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Back Pain: Medication and Addiction

There are risks involved with prescription drug addiction, specifically narcotic painkillers. In most cases, the benefits of these medications outweigh the risks.

Working With Your Doctor

In order to get the treatment you need, you need to keep a good relationship with your doctor. This may require that you seek out a doctor with expertise in pain management. For a lot of understandable reasons, your regular doctor may not be comfortable handing out long-term prescriptions for narcotics.

For people who have a past history of substance abuse or are at higher risk of developing a prescription drug addiction for any reason, seeking out an expert -- or specialty center -- is especially important.

"Too often, addiction programs are completely divorced from pain management programs and vice versa," says Miotto. Khoo agrees and recommends programs that combine not only pain management and prescription drug addiction treatment, but also exercise, physical therapy, weight loss, and if necessary, therapy for depression.

One common way of using opioid narcotics safely is to use a pain agreement, a formal understanding between a doctor and patient about how the drugs will be used. The patient may promise to use the medication as instructed and, in some cases, agree to regular drug testing by urine analysis. In return, the doctor agrees to prescribe narcotic pain relievers as part of the treatment plan.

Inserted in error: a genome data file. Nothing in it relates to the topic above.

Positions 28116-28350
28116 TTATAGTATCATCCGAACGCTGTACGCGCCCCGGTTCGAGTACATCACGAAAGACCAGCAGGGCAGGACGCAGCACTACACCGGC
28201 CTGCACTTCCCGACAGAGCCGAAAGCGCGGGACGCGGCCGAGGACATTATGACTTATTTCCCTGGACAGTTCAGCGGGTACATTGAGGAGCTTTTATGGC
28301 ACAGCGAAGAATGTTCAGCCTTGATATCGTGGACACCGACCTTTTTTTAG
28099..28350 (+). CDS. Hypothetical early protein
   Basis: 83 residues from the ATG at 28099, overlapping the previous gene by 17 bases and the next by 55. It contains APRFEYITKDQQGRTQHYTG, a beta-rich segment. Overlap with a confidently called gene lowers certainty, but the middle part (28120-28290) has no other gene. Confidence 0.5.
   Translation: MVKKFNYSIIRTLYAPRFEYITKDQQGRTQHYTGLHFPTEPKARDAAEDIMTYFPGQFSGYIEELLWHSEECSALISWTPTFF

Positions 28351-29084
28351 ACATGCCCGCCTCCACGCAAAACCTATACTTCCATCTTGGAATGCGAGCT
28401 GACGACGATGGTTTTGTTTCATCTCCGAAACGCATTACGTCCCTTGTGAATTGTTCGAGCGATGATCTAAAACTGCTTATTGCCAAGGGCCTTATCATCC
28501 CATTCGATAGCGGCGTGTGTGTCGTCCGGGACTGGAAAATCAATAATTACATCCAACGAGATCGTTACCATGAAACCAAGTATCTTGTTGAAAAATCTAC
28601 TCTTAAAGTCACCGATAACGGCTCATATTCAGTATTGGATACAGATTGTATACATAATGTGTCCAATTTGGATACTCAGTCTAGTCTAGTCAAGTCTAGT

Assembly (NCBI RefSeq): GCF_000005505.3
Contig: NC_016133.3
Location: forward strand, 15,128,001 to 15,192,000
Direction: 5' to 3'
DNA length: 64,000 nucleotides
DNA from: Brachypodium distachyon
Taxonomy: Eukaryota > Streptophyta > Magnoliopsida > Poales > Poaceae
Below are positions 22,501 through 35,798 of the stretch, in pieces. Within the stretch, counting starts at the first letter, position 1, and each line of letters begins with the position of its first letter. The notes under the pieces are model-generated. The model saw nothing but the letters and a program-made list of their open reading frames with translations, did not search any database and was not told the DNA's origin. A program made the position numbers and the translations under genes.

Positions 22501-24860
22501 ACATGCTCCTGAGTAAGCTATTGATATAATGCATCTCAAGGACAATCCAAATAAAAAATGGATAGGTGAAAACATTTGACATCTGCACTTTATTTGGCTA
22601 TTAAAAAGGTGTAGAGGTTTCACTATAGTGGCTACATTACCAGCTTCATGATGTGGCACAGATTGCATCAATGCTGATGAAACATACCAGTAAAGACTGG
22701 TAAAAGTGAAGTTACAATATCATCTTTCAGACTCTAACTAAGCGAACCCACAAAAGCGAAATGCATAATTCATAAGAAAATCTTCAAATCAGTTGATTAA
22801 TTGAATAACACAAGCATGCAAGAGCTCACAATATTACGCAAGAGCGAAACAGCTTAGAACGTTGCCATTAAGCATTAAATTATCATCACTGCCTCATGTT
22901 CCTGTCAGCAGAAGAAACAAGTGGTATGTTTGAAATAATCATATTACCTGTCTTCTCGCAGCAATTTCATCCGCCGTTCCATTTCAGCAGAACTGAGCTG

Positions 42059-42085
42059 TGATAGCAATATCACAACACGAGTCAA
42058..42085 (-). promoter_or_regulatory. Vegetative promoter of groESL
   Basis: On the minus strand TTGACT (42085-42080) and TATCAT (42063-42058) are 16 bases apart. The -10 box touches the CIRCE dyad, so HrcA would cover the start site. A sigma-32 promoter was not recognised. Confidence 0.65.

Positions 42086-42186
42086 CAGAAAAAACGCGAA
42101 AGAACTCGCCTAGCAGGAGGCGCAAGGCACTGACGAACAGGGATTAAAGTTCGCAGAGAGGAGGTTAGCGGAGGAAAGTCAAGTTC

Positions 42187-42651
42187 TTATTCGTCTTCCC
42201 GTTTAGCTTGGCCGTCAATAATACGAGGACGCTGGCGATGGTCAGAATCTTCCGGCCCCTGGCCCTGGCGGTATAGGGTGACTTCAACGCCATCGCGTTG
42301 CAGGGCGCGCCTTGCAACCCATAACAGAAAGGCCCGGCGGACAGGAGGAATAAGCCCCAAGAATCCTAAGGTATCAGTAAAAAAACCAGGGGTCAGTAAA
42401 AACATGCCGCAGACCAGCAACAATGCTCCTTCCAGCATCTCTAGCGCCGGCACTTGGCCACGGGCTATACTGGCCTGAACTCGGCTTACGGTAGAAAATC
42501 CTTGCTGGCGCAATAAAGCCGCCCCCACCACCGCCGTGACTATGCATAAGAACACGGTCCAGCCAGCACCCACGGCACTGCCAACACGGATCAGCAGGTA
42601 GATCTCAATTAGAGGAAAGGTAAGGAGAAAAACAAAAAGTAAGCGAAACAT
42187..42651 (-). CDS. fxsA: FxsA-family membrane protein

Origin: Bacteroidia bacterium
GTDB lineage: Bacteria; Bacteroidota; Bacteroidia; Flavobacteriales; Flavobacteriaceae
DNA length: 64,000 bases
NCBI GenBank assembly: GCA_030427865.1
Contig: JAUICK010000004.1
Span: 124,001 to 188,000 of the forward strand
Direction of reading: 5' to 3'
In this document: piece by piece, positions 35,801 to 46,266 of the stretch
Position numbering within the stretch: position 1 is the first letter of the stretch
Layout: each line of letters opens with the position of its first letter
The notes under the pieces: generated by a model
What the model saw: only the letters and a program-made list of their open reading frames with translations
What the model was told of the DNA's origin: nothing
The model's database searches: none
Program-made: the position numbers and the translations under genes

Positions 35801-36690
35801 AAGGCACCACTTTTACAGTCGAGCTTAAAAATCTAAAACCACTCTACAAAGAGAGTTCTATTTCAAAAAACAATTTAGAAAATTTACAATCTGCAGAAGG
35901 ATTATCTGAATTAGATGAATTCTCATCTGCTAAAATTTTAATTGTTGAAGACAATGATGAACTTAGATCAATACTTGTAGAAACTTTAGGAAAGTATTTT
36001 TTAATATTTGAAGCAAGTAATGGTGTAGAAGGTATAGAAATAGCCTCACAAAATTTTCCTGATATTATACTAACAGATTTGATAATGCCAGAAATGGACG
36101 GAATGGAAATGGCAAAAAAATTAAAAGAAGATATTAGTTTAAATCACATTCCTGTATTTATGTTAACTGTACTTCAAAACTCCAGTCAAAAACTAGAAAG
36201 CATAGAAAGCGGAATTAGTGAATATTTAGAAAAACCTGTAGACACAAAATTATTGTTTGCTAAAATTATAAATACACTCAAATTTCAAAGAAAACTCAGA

"Pain agreements or contracts are a way for a doctor to say to the patient, 'We're taking you seriously, so you need to take us seriously,'" says Khoo.

But these agreements may not be enough for people at high risk of addiction. "Some people decide that they just can't take pain medications responsibly," says Miotto. If that's the case, you may be able to get someone else to hold and dispense your medication for you. Another possibility is to use a transdermal patch -- these contain the medicine but deliver it slowly through the skin, preventing the high and reducing the risk of addiction.

For anyone with chronic pain, having a knowledgeable doctor and a trusting relationship is key. An expert won't have unfounded worries about the relatively small risk of prescription drug addiction. But he or she will also know how to help people at high risk of developing a problem.

"Doctors should not be afraid of treating pain," Miotto tells WebMD. "There are addicts out there who don't have pain but shop around and hustle for medication. But I think that there are very few compared to the number of people who have terrible pain and need help."


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